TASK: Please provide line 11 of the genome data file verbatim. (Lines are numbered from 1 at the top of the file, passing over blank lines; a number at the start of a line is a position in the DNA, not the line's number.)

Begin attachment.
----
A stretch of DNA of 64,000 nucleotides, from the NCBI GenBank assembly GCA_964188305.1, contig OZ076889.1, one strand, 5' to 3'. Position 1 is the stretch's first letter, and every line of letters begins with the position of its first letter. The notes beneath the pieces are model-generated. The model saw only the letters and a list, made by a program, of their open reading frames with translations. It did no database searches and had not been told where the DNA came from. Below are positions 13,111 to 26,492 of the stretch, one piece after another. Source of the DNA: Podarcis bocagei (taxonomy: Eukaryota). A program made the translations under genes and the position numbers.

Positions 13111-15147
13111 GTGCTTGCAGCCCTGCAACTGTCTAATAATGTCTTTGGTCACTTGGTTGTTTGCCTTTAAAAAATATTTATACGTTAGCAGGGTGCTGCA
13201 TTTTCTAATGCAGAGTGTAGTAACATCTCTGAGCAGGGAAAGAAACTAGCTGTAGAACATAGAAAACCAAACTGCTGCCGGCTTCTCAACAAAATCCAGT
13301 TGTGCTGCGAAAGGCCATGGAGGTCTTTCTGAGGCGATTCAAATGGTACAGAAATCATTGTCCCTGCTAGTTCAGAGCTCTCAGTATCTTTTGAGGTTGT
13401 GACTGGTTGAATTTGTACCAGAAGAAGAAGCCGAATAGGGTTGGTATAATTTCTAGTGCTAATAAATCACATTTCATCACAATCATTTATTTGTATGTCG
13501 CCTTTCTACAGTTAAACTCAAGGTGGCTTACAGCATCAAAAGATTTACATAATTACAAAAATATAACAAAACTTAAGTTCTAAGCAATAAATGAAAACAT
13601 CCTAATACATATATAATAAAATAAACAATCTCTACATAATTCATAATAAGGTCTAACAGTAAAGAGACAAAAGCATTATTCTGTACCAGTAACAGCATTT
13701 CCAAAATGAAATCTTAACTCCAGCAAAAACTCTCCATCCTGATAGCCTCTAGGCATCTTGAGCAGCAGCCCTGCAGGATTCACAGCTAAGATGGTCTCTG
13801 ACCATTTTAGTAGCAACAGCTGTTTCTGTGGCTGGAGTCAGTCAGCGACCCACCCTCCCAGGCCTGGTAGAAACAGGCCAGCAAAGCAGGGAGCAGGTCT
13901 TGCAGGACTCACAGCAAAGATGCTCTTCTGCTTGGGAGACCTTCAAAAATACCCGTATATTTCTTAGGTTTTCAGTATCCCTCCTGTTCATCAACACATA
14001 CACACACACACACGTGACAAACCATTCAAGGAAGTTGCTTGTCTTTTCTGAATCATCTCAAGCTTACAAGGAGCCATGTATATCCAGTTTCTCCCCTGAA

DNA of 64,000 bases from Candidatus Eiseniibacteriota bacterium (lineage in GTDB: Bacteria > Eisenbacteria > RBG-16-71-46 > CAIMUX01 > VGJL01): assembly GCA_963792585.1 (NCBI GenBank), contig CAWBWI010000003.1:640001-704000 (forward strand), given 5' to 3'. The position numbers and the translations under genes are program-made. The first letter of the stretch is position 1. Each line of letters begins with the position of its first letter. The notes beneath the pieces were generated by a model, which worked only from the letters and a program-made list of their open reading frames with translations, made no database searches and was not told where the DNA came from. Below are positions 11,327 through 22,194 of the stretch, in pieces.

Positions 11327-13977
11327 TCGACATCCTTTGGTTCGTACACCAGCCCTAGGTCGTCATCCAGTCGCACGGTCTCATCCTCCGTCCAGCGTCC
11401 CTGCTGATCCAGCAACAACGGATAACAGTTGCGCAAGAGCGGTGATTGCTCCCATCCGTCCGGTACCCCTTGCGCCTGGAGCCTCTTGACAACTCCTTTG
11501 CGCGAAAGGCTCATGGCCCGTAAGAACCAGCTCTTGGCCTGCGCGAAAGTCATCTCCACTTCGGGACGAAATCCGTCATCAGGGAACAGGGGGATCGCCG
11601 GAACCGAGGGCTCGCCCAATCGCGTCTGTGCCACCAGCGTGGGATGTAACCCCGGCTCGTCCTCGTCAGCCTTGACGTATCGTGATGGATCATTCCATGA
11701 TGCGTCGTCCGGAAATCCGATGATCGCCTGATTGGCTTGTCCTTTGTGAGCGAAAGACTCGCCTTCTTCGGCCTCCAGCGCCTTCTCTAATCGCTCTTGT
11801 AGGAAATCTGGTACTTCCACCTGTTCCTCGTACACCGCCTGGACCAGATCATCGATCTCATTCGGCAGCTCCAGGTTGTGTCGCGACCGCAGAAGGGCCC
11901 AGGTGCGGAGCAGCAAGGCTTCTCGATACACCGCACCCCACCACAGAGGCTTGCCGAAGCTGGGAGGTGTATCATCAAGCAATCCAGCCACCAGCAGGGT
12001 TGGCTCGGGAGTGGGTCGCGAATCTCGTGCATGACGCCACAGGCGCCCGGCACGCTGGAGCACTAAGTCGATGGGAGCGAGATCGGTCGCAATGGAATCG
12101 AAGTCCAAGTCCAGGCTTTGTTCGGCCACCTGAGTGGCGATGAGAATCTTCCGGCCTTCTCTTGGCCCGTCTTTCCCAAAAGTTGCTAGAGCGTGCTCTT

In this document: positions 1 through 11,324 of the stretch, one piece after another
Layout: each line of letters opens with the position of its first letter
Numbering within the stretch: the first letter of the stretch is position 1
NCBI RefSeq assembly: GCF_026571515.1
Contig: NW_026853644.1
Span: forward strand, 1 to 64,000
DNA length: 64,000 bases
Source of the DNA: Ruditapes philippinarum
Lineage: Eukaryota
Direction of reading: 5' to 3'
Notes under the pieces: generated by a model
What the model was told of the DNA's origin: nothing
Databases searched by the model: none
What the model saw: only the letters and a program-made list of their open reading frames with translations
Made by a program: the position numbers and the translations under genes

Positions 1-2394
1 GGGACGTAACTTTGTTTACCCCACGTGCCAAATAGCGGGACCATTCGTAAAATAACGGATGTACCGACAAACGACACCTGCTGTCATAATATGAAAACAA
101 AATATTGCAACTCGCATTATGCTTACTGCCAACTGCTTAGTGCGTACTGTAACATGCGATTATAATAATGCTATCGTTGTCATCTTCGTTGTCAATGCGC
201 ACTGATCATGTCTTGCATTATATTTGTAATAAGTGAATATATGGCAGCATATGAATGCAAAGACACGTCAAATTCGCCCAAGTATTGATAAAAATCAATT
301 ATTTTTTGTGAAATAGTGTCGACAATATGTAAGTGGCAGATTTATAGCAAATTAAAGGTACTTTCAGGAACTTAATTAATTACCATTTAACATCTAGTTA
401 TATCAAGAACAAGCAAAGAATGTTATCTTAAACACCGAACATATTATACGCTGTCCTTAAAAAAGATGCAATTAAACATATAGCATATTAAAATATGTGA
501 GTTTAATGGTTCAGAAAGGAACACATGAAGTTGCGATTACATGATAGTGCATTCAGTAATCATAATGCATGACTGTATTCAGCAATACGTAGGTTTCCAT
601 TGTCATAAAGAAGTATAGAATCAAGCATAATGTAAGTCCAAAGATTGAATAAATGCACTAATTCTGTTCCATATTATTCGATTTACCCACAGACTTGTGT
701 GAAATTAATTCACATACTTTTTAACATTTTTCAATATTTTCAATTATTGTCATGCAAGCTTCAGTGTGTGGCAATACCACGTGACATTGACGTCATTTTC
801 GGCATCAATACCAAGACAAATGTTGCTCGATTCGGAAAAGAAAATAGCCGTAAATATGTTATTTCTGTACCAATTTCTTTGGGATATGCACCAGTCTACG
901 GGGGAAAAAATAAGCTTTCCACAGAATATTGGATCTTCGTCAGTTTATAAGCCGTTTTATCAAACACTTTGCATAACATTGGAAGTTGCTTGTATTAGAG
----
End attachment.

13901 TGCAGGACTCACAGCAAAGATGCTCTTCTGCTTGGGAGACCTTCAAAAATACCCGTATATTTCTTAGGTTTTCAGTATCCCTCCTGTTCATCAACACATA